People are becoming more and more aware of the great benefits of flying charter jets as costs continue to drop. As the charter industry booms, companies are coming up with amazing new ways to create memorable experiences for their customers. Let's face it — we all want to fly on a private jet, but the belief that costs are prohibitively high is deeply ingrained in our brains.
This has made it hard for private flight companies to effectively market their services to a wider audience. Traditionally, private jets have been associated with the lives of the rich and famous. However, prices have become more accessible than ever, and I believe it is time for the private plane industry to start going for low-mid income range markets.
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One of the things that has not been sufficiently advertised is that, in many circumstances, prices do not differ much from upgrading to first-class seats on a regular commercial flight. Some air taxi companies are advertising group roundtrips that range between $450 and $900 per seat.
Moreover, flying private comes with unique advantages. For example, you do not have to go through the myriad of road blocks that plague air travel nowadays. Charter flights enjoy immensely better airport processing. We are not fans of having to arrive at the airport hours in advance to get in line and go through extensive security checks. Not to mention the ever-present possibility of being delayed or getting kicked off of your plane, even if you made it on time.
When you charter a private plane, you go straight from your car to the aircraft. The best part is that the plane waits for you, not the other way around.
As I combed the internet, I found an ever-growing charter flight industry. From those who offer really cheap flights in small propeller planes, to those who just find empty seats waiting for you to occupy them.
Of course, these affordable private airliners do not pamper their passengers the way they did with Jordan Belfort back in the day. But there are plenty of ways these companies make up for that. For example, Hopscotch Air is giving everyone something to talk about. They found a way to turn an often unpleasant experience — flying on a noisy and rattly propeller plane — into an exciting way to introduce passengers to the secrets of an aircraft cockpit.
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I have been following them closely and although they chose a playful name, they still market themselves as a “Limo in the Sky,” making it a tough sale for mere mortals like ourselves. But their small three-seat Cirrus planes offer something passengers want — dedicated attention. Users are literally inside the cockpit with the pilot, making it an opportunity to actually see what it's like to fly a plane. Pilots spend most of the flight talking to passengers about instruments and the aircraft. This is a new take on that old cab driver/psychotherapist tradition.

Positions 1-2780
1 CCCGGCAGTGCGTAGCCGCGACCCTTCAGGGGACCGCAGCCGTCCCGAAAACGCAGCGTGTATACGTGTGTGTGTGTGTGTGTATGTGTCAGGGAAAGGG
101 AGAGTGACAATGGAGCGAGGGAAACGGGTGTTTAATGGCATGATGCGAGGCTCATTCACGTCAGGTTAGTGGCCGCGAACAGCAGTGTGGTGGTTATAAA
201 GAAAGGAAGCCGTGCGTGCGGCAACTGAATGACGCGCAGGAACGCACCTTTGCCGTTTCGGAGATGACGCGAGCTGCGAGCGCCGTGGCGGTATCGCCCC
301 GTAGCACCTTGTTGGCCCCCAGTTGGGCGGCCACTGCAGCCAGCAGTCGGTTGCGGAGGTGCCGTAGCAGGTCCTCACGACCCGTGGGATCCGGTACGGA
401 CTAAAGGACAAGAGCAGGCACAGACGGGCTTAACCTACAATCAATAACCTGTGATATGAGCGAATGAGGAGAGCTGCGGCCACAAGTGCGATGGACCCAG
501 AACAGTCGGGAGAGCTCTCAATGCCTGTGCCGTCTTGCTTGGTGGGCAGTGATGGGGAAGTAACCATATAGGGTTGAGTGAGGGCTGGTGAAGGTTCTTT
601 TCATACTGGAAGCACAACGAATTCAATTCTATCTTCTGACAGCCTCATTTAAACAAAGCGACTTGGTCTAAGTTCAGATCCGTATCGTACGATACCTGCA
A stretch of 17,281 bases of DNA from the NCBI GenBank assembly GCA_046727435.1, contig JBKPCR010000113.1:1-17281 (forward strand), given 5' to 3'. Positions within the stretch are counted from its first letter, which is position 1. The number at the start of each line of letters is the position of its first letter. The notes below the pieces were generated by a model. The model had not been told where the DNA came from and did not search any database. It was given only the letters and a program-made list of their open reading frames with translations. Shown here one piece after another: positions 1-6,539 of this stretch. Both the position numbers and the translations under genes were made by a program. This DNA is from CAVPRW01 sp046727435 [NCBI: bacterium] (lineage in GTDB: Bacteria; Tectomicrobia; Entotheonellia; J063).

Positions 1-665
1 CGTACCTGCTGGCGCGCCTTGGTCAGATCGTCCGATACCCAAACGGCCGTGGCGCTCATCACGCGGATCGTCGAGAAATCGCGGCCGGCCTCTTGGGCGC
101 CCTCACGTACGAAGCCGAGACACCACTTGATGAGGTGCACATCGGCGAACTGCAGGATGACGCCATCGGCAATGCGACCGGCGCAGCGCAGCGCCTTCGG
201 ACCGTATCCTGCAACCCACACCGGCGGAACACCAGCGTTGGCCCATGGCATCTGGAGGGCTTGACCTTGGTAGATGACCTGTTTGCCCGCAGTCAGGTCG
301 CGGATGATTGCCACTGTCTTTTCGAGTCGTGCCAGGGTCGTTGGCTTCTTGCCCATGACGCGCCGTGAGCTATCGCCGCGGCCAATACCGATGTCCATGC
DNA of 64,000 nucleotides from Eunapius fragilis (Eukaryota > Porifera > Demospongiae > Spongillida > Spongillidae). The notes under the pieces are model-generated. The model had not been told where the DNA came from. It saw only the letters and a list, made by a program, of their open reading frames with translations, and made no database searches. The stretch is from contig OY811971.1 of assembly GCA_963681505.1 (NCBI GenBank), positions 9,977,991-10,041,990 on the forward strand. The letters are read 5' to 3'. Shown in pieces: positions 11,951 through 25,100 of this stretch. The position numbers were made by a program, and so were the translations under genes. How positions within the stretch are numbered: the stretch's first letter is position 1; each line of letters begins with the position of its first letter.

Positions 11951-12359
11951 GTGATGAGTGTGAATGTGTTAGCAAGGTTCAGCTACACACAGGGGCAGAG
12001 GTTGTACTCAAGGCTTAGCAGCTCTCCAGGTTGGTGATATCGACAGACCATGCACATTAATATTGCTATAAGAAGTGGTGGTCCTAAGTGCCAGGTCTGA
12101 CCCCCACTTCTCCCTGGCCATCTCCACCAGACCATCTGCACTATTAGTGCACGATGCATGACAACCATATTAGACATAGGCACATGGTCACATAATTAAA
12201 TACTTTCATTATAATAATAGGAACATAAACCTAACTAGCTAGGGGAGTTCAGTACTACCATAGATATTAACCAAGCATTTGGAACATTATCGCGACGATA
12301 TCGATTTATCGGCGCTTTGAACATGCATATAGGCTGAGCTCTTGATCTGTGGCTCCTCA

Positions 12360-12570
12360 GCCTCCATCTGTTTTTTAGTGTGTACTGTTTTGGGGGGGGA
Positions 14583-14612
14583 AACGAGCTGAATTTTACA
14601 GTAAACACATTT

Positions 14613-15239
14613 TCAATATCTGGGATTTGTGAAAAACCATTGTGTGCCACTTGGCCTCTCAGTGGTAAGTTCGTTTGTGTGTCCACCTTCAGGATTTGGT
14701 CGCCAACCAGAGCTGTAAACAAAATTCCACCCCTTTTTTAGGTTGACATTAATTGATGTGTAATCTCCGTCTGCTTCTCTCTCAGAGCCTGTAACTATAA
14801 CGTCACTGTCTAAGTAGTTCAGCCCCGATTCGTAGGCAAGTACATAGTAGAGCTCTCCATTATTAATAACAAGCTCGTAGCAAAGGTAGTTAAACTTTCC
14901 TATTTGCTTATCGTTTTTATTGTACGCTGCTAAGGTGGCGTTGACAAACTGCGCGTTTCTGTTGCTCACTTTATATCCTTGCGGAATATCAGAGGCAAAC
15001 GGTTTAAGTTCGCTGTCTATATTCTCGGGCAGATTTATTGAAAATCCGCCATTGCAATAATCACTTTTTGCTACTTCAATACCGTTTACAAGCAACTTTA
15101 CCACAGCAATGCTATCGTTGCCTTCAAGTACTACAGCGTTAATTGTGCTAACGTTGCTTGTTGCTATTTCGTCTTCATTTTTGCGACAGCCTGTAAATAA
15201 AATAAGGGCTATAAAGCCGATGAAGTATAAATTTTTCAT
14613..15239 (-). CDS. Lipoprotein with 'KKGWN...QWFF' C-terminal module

Charters are also getting people closer to destinations that are not covered by commercial airlines. Flying from the East Coast to the West Coast is one thing, but flying to locations like Cape Cod or other great vacation spots in Maine is something else. Driving there could take you days, depending on where you are in the U.S., and the nearest big airport could be hundreds of miles away, forcing you to add transportation and hotel expenses to an already expensive trip.
Charter flights get you closer to your destination and save you a lot of money in gas and car rentals. They fly to any of the thousands of small airports scattered throughout the region. You will always end up closer to your destination.
What’s best, the industry is drifting toward the convenience of on-demand services and touch screens. Just like the cab industry, there are now apps that could book you a seat on a private plane within seconds. Ubair and Blue Star Jets are two apps that have jumped into the Uber-bandwagon. You tell them where you are, where you want to go and when would you like to fly, and that's it. They let you know when your plane will be at the airport. They even let you choose from different aircraft so you can pick the most affordable option.
And there is another app that is rapidly claiming the king's place. The guys at JetSmarter envisioned something more than just on-demand private flights. They take advantage of empty-leg routes to make flights even more accessible for pedestrians.
The idea is really simple. Flying with 1 or 20 passengers costs the same in terms of operation and maintenance costs. Moreover, flights that are booked one way have to sometimes come back home empty, and that's a lot of money going down the drain for airlines or private jet owners.
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In a clever move, JetSmarter determined that letting people fly at any price is better than returning home with empty pockets. So their app focuses on these empty or half empty flights, and lets their users know when a seat is available. They bridge the needs of both customers — who are okay with sharing an airplane with people heading the same direction — and owners who want a hand with maintenance expenses.
These options have opened big doors to private jets and have slashed charter prices left and right. It is just a matter of time — with the right marketing approach — to start seeing people flocking to charter flights.
This does not mean that commercial airliners should be worried about losing ground. It just means that the convenience of private jets is becoming available for the general public, and we finally get the chance to experience how flying is meant to be.
Are we witnessing the dawn of a new era for air travel? I certainly hope so!